This campaign is unlikely to break Ukrainian will. Perhaps it will trigger another refugee wave, although many Ukrainians who have not yet left have committed to staying in-country during the war. It will siphon off resources, strategic flexibility, and air defenses critically necessary for a future ground offensive given Russia’s remaining air assets, and Ukraine’s limited fixed and rotary-wing fleet. It will also frighten the West, not because of a notional refugee wave, but because it will ensure that Ukraine requires extensive economic support long after the war. In an ironic inversion of fascist rhetoric, with inflation surging and public debts rising, the conventional wisdom seeks to understand why soft social welfare states would support a fledgling democracy in its fight against a tyrant. Rational observation indicates that, rather than speaking against support for Ukraine, the economic question would demand far greater support for Ukraine’s ability to retake its south, thereby unlocking its export potential and stabilizing global food supplies.
Attacking Russia at sea would benefit Ukraine’s long-term objectives and provide Ukraine a means to pressure Russia beyond ground offensives. Ukraine will continue an anti-logistical strategy, particularly since its new position in Kherson Oblast puts all Russia’s southwestern supply lines and the Isthmus of Perekop in Ukrainian artillery range. Of course, if Ukraine had ATACMS, all of Crimea would now be vulnerable to strikes. But there is no better logistical pressure Ukraine can apply than at sea.
The Kerch Strait Bridge is the central link between Crimea and Rostov Oblast. If Ukraine could destroy it, as the explosion in late September demonstrated, it could knock out the core of Russian combat power and potentially compel a retreat to Crimea with enough pressure. However, destroying the Kerch Strait Bridge requires a series of shaping operations that reduce its defenses and disrupt Russian naval forces.
Moreover, if Ukraine hopes to attack in Zaporizhzhia Oblast, it would be well served by degrading the Russian Navy. Russia’s warships, even near port, has cast a shadow on the entire war, from the capture of Snake Island to the more recent strikes across Ukraine. As the fight for Kherson demonstrated, by breaking local Russian sea control, Ukraine gained much greater operational freedom of action – the Moskva was an air defense platform and Russia’s Grigorovich-class frigates are packed with land-attack missiles – enabling the extended interdiction campaign that compelled a Russian retreat.
A Ukrainian naval presence would also open up, over time, offensive options in Kherson Oblast, rather than Zaporizhzhia Oblast – as Ukrainian ships gain control over the coastline, Ukraine’s ground interdiction campaign can increase depending upon the weapons it fields, and perhaps fast attack craft can even facilitate a crossing of the Dnieper.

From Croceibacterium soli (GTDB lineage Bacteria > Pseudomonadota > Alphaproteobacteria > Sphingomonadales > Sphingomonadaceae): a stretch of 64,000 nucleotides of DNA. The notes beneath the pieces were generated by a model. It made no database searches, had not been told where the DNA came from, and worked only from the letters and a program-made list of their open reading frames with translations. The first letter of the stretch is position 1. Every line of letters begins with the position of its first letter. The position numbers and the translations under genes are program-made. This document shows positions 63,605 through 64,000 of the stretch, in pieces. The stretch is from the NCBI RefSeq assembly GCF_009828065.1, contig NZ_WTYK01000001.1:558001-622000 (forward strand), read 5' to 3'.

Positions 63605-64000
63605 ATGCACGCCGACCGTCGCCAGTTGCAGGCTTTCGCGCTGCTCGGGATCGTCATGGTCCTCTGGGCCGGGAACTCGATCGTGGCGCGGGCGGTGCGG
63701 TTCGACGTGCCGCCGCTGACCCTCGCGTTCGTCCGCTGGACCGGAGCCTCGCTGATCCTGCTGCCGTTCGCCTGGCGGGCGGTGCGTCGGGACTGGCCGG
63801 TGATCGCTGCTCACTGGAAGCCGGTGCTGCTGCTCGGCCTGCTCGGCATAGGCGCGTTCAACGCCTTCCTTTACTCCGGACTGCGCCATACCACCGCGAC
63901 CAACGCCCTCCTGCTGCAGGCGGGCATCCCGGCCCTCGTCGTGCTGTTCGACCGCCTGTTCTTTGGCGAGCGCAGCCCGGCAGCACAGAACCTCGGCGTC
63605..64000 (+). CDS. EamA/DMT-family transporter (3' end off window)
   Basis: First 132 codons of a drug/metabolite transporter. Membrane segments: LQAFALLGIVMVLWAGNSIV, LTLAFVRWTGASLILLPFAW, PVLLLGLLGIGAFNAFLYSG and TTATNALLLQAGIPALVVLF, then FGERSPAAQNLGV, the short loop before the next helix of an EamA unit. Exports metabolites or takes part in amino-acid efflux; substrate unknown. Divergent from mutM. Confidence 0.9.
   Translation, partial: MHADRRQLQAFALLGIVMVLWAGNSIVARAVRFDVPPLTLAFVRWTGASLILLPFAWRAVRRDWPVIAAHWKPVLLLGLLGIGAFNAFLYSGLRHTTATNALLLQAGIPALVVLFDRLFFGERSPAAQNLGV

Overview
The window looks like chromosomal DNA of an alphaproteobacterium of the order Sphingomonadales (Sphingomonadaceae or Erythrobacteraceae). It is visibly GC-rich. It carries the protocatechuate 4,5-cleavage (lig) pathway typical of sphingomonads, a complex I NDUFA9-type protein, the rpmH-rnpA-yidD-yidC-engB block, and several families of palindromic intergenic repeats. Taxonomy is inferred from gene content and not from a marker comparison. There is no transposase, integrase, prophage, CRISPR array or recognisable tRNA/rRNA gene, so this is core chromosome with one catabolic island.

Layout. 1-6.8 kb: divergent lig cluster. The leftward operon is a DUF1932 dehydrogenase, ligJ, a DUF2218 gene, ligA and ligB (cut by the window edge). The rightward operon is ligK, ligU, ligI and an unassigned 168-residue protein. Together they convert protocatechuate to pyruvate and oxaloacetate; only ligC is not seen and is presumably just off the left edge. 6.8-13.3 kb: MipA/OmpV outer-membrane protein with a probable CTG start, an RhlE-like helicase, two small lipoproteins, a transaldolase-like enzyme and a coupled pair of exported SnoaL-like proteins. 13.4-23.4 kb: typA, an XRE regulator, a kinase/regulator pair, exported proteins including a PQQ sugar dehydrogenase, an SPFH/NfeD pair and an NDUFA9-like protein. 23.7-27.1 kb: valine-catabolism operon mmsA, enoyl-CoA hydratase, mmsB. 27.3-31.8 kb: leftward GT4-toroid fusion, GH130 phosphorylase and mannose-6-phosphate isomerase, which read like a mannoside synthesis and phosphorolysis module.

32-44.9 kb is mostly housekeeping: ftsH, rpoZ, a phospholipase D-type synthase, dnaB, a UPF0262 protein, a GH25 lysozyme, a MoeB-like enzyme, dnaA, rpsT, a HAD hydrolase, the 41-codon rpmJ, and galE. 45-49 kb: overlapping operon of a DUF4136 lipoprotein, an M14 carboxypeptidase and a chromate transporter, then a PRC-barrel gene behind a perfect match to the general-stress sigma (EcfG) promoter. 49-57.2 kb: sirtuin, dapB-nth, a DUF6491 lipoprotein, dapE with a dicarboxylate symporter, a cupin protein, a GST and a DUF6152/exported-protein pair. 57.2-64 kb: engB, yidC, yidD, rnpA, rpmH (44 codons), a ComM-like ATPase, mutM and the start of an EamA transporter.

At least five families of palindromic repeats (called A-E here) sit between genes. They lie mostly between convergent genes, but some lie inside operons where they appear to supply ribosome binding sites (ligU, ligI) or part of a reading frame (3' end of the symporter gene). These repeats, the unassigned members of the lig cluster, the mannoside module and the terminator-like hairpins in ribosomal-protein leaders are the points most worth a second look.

Finally, a sufficient Ukrainian naval force would knock out the final route Russia would employ to supply Crimea and the south, its limited naval sustainment forces. If Ukraine can destroy Russian warships, Russian transports will be thoroughly vulnerable to interdiction.
A naval focus would also benefit the U.S. and its allies. Russia’s greatest leverage in this war is its long-term ability to disrupt grain supplies. This comes from Russia’s control of Crimea and its Black Sea Fleet. Destroying the Black Sea Fleet, or at least ensuring it remains bottled up in port, would vastly strengthen the security of the Black Sea grain corridor, and thereby allow the West to continue the war at much less macroeconomic cost.
The U.S. has transferred some naval capabilities to Ukraine. But these have been secondary to ground capabilities. Ukraine now has an unclear number of Harpoon anti-ship missiles, mounted on mobile launchers, perhaps a few remaining Neptune anti-ship cruise missiles, and some dozen patrol craft. It will receive, according to the most recent tranche of American military assistance, some 40 patrol boats of an unspecified class over the coming months. Ukraine is also leveraging its technical ingenuity and knack for dual-use modifications to create 100 assault craft of the same model used to attack the Russian Black Sea Fleet in port in late October.
Yet more is needed. Three steps in particular should be undertaken. First, the U.S. should accelerate the transfer of anti-ship missiles to Ukraine. These can include the Harpoons Ukraine already employs, any identified legacy Soviet systems, advanced Western technology like the Norwegian-developed Naval Strike Missile, or most ambitiously, a large tranche of advanced Korean missiles building off the initial cooperation between the U.S., ROK, and Ukraine.
Second, the U.S. should work with its allies to identify legacy patrol craft and fast attack boats that Ukraine could employ. In this context, quantity does exceed quality. Ukraine requires enough craft, even simply armed with machine guns and MANPADS, to gain control of the Dnieper to conduct a crossing at some point. Any vessels the U.S. can identify, both in its own civil-military stocks and those of the European powers, would be invaluable for boosting Ukrainian capacity.
Third, the U.S., when transferring larger craft to Ukraine, should work with Ukrainian technical specialist to ensure they can deploy a variety of weapons. Achieving sea control will jeopardize Russia’s entire logistical structure. But Ukrainian patrol craft, armed with even short-range land-attack missiles, could degrade Russian forces rather rapidly in concert with Ukraine’s traditional artillery. An offensively-equipped Ukrainian brown-water fleet would make it viable for Kyiv to cut Crimea off in full, and thereby gain enough leverage over Russia to consider seriously war termination.
Seth Cropsey is the founder and president of Yorktown Institute. He served as a naval officer and as deputy Undersecretary of the Navy and is the author of Mayday and Seablindness. This first appeared in RealClearDefense.